Amy alarmedNotes: Dwarf star alloy is very handy for trapping time travelers; Rorvik and his crew landed a ship with an entire outer hull made of dwarf star alloy – said to be super-dense material – to enslave the time-hopping Tharils in 1981’s Warriors’ Gate, at least until the fourth Doctor and Romana helped to free them. Guest star Frances Barber put in another surreal appearance in a 1989 Red Dwarf episode, the fan favorite Polymorph. Apparently President Nixon’s near-obsessive taping of his Oval Office activities was the Doctor’s suggestion – perhaps future episodes will tell us what the Silence were up to during the missing 18 minutes of the Watergate tapes.

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The Curse Of The Black Spot

Doctor WhoCaptain Henry Avery and his pirate ship crew have fallen upon hard times, haunted by a deadly curse: any man among them who sheds so much as a single drop of blood sees a black spot appear on his hand, and the next time the seafaring Siren appears on the ship, that man will be destroyed by her. Worse yet, a large blue box is found in the hold, containing three stowaways who, despite their insistence that they’re here to help, must be trying to take Avery’s loot after waiting for the Siren to pick off the rest of his crew. Another stowaway is revealed: Avery’s young son, convinced that his father is a fine, upstanding Naval officer and unprepared for the truth. When Rory’s hand is cut and the black spot appears on his hand, the Doctor and Amy are fighting not just to keep the Siren from devouring Avery’s crew, but one of their own as well.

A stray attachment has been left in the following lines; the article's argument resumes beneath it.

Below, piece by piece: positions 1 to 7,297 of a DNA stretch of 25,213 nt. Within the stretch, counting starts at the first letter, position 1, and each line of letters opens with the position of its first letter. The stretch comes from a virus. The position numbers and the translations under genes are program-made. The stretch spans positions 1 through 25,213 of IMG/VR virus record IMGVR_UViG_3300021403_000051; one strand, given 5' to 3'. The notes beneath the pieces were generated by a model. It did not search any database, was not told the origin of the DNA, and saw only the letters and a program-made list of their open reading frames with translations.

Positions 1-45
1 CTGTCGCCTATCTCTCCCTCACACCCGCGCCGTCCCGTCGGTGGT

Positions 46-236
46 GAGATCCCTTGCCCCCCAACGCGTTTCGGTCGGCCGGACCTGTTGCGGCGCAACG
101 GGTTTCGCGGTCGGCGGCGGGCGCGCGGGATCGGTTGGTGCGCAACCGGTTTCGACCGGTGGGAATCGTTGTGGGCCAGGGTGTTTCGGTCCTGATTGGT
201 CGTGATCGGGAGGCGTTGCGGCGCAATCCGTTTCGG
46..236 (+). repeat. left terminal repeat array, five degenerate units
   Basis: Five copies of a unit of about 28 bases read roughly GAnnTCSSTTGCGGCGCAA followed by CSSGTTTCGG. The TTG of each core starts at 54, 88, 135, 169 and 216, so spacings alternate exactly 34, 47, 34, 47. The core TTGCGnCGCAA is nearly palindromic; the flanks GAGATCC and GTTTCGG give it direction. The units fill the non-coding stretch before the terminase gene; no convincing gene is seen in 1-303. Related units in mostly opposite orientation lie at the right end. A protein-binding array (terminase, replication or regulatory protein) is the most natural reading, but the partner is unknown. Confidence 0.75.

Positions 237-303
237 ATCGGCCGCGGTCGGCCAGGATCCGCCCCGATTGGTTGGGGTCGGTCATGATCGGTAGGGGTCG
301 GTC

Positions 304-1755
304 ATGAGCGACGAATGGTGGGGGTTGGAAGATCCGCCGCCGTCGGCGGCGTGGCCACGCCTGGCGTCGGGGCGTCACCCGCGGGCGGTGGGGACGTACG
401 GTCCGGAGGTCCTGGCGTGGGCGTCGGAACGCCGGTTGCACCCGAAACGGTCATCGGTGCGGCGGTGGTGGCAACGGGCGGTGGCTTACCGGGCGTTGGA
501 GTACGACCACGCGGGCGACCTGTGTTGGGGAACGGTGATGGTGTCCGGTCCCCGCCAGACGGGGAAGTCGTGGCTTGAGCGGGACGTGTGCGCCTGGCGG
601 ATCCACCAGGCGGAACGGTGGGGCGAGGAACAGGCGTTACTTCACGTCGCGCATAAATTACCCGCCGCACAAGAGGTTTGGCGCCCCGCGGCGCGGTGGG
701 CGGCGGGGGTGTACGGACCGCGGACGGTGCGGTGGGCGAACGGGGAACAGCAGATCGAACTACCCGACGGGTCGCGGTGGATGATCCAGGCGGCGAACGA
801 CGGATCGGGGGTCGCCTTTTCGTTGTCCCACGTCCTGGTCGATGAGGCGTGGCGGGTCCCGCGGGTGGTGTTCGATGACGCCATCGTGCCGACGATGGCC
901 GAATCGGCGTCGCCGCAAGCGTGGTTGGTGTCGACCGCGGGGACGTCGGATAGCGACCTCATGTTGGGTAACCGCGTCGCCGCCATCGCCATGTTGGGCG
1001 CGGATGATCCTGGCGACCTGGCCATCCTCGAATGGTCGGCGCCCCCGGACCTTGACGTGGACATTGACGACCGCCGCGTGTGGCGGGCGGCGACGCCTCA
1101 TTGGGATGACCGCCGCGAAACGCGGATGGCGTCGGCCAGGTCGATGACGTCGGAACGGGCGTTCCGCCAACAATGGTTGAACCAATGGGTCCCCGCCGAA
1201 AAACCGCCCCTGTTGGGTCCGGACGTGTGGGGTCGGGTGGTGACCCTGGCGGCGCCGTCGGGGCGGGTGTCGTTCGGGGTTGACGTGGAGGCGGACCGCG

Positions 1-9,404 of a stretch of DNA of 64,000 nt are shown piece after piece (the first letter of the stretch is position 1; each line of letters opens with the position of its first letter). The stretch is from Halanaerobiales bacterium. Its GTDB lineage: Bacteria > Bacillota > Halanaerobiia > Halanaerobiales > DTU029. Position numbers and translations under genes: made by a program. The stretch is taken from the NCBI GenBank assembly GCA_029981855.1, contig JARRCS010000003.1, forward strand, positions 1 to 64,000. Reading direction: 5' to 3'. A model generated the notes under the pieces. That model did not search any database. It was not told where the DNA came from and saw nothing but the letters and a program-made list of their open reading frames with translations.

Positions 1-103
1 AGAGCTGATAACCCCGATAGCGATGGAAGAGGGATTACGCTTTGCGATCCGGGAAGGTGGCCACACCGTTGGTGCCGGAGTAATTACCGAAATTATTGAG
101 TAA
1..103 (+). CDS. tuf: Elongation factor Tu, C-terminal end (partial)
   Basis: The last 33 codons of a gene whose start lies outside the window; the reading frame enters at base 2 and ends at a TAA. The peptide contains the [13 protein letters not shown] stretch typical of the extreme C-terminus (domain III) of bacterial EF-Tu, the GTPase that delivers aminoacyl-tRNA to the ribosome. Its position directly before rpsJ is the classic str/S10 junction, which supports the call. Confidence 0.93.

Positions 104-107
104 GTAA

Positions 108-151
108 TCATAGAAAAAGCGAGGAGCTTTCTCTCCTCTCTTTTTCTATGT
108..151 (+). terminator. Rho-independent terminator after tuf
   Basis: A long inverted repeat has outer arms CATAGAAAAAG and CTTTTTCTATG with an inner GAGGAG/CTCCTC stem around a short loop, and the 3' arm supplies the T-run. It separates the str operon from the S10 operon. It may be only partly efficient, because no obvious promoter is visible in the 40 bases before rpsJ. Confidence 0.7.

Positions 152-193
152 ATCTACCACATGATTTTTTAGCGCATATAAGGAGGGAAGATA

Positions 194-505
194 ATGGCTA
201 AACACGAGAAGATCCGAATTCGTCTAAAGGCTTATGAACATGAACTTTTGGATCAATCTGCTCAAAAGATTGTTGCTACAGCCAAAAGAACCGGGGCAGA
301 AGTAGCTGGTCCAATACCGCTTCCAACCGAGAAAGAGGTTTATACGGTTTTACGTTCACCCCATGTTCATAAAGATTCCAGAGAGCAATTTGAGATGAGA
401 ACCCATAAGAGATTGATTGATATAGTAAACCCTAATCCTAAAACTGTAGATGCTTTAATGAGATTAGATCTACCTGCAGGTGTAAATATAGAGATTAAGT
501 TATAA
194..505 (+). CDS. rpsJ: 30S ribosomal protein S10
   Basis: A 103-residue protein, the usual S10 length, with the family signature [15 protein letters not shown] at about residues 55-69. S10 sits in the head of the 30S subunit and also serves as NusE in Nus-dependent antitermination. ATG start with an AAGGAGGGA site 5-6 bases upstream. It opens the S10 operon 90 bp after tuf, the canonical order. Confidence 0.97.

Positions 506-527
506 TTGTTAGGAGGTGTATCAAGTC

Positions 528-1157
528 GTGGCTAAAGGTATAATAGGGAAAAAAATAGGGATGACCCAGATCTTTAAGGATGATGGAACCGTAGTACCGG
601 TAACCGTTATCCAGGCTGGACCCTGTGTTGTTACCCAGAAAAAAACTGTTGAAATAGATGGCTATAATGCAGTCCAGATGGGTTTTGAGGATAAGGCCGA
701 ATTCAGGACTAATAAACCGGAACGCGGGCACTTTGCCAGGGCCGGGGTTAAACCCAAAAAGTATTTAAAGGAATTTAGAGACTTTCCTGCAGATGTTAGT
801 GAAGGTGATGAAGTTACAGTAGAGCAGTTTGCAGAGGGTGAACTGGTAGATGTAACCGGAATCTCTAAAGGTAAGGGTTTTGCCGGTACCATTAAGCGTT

Order the DVDDownload this episodewritten by Steve Thompson
directed by Jeremy Webb
music by Murray Gold

Cast: Matt Smith (The Doctor), Karen Gillan (Amy Pond), Arthur Darvill (Rory), Hugh Bonneville (Captain Henry Avery), Oscar Lloyd (Toby Avery), Lee Ross (The Boatswain), Michael Begley (Mulligan), Tony Lucken (De Florres), Chris Jarman (Dancer), Carl McCrystal (McGrath), Lily Cole (The Siren)

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The Doctor’s Wife

Doctor WhoA telepathic distress call-in-a-box – a technology used only by the Time Lords – tracks down the Doctor’s TARDIS in deep space. Eager to find out if the sender of the distress call is still alive, the Doctor follows the call to its point of origin: an asteroid that exists outside the boundaries of the universe in its own “bubble universe”. But upon making the trip, the TARDIS’ energy – and, according to the Doctor, its soul – is drained, leaving the ship immobile. A very strange couple of humanoids, with a green-eyed Ood servant they refer to as “Nephew”, occupy the living asteroid, while a woman named Idris exhibits wildly unusual behavior near the Doctor. The Doctor sends Amy and Rory back to the TARDIS for their own safety, and soon enough discovers that he’s walked into a trap: the couple inhabiting the asteroid have several Time Lord distress call boxes stowed away, which they’ve used to lure many Gallifreyans to their deaths. The Doctor also finds that Idris’ body is inhabited by another life form: his own TARDIS. The mind of the living asteroid is taking her place as the controlling force in his TARDIS, while the timeship’s actual living essence is trapped in a human body never meant to hold it. Now his companions are trapped in the TARDIS with a malevolent entity, and time is running out to return the TARDIS’ own energy to it.